November 24, 1999

PBS Omission—What Suffragettes Owed The Iroquois

By Jacqueline Keeler

The new PBS series on women's fight for the vote is marred by a major — but not surprising — omission.

"Not for Ourselves Alone" documents 70 years in the lives of two remarkable women, Elizabeth Cady Stanton and Susan B. Anthony, who galvanized American women to fight for citizenship and equality. But the new documentary, by Ken Burns, does not ask an important question — where did they get the idea?

The narrator notes that when the women organized the first women's rights convention in 1848 at Seneca Falls, New York, and demanded the right to the vote "not one nation in the world ... allowed women to vote."

In fact, there was a nation in their midst that gave women — and only women — the right to vote. Only a stone's throw from the Wesleyan Chapel where the conference was held, women of the Iroquois Nation had been electing leaders for centuries.

The women of Seneca Falls were very well aware of this. In those days, before the reservation system, American Indian communities and European American communities were in daily contact with each other.

Seneca was the name of one of the Six Nations of the Iroquois, and Lucretia Mott, a well-known abolitionist and Stanton's mentor, spent the summer of 1848 with Seneca women in nearby Cattaragus. There she saw women reorganize their nation's governmental structure — and she then headed directly to Seneca Falls and inspired Stan-ton to put on the convention.

Historian Sally Roesch Wagner notes, "Stanton envied how American Indian women `ruled the house' and how `descent of property and children were in the female line'" — rights women did not have under American law.

At the convention, Stanton read her "Declaration of Sentiments" (patterned on the Declaration of Independence) which stated a woman was, "if married, in the eye of the law, civilly dead," and had "taken from her all right in property, even to the wages she earns." A woman was "compelled to promise obedience to her husband, he becoming, to all intents and purposes, her master" and she had no rights to her children in the case of divorce.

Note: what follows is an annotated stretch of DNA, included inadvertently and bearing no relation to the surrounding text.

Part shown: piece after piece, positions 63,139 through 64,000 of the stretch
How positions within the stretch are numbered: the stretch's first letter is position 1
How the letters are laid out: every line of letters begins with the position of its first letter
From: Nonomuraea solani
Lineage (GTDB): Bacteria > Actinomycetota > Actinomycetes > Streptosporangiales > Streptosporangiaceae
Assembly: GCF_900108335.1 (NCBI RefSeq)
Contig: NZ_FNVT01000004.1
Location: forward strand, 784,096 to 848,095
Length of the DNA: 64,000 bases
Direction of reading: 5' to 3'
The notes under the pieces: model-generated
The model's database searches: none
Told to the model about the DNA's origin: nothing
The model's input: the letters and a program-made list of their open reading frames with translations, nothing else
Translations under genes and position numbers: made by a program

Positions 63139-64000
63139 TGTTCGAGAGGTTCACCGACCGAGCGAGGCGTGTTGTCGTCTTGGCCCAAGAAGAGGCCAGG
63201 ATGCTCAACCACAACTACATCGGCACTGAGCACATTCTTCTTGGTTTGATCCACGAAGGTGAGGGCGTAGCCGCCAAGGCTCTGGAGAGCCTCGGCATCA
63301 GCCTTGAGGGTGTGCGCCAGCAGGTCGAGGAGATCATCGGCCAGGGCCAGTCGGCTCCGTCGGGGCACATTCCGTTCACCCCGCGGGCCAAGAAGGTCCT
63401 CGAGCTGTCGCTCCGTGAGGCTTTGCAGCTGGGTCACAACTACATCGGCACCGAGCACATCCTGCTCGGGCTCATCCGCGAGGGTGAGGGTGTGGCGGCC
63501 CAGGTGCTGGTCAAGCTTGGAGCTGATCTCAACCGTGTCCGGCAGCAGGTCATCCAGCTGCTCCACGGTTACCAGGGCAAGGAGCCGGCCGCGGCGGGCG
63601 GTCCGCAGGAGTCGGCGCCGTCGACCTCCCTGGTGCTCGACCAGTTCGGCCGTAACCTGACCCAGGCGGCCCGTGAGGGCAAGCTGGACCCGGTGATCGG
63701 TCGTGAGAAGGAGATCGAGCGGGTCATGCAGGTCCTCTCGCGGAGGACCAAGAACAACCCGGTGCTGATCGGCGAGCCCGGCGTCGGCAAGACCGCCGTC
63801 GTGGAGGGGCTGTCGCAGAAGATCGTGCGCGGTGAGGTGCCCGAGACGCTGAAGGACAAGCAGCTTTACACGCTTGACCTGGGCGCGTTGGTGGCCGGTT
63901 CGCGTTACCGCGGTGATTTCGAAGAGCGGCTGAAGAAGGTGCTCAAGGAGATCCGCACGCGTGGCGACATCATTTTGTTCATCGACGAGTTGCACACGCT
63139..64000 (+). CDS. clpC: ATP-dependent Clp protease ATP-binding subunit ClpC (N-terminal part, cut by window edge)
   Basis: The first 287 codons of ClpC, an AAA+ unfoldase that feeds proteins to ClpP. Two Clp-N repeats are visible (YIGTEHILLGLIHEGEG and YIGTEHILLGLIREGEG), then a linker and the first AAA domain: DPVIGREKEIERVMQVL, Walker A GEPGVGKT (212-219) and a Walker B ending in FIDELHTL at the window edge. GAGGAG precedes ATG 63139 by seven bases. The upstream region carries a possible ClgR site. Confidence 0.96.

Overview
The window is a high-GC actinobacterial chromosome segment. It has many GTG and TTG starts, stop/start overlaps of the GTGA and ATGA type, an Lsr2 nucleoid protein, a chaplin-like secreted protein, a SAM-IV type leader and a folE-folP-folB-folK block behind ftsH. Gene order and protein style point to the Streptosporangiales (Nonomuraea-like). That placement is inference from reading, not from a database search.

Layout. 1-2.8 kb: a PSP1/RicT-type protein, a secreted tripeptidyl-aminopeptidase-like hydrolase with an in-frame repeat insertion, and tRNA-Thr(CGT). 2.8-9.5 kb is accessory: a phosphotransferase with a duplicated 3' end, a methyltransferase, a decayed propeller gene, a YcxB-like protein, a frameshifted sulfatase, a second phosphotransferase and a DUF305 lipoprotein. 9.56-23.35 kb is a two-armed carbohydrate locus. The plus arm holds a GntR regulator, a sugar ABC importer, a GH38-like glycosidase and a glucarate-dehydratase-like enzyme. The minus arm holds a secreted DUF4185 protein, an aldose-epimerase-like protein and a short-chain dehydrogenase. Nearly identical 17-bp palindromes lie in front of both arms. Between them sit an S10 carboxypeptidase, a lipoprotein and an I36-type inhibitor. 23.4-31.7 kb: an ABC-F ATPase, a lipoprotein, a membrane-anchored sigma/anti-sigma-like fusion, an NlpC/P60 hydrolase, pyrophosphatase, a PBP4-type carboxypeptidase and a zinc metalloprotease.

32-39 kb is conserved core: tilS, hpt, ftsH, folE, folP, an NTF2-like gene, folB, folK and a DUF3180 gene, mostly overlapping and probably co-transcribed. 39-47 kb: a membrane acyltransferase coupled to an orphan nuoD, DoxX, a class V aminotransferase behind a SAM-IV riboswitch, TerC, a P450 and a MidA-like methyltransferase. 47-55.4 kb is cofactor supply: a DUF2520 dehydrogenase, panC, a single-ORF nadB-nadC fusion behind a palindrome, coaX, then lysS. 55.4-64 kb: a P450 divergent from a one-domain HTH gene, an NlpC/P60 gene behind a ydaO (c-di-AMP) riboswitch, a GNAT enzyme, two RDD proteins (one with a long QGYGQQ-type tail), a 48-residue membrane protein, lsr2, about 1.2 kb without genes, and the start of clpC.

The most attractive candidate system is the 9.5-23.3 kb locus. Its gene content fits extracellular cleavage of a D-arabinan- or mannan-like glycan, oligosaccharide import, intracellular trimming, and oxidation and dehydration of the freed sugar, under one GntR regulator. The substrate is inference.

American Indian women were quick to notice that women's rights were curtailed under Christianity and civilization. Alice Fletcher, an ethnographer, told delegates to the 1888 International Council of Women of an Indian who told her, "As an Indian woman I was free. I owned my own home, my person, the work of my hands, and my children would never forget me. I was better as an Indian woman than under white law."

The first part of the documentary ends with black and white men dropping the cause of universal suffrage to ensure Negro suffrage. But American Indian men were noted for their continued support of it.

In 1893, when suffragist Matilda Joslyn Gage was arrested for the criminal act of trying to vote in a school board election, the Iroquois once again stepped in to support her. After she was released they honored her by adopting her into the Wolf Clan of the Mohawk nation and with the name, "Karonienhawi", Sky Carrier.

None of this appears in Burns' documentary, though as Laguna/Sioux Indian scholar Paula Gunn Allen notes, to "search the memories and lore of tribal peoples . . . The evidence is all around us."

American Indian egalitarian societies not only inspired democracy but also inspired Marx, John Locke, and Rousseau, as well as Stanton and Anthony.

Yet my ancestors were villainized as "savages." Europeans noted with horror our habits of bathing frequently, derision of authoritarian structures, and worst of all, their "petticoat governments." Yet, these qualities (except the last) have come to be the mark of Americanism and modernism. To become an American is therefore a large part to become "Indianized."

Jacqueline Keeler is a member of the Dineh Nation and the Yankton Dakota Sioux, a writer and filmmaker.

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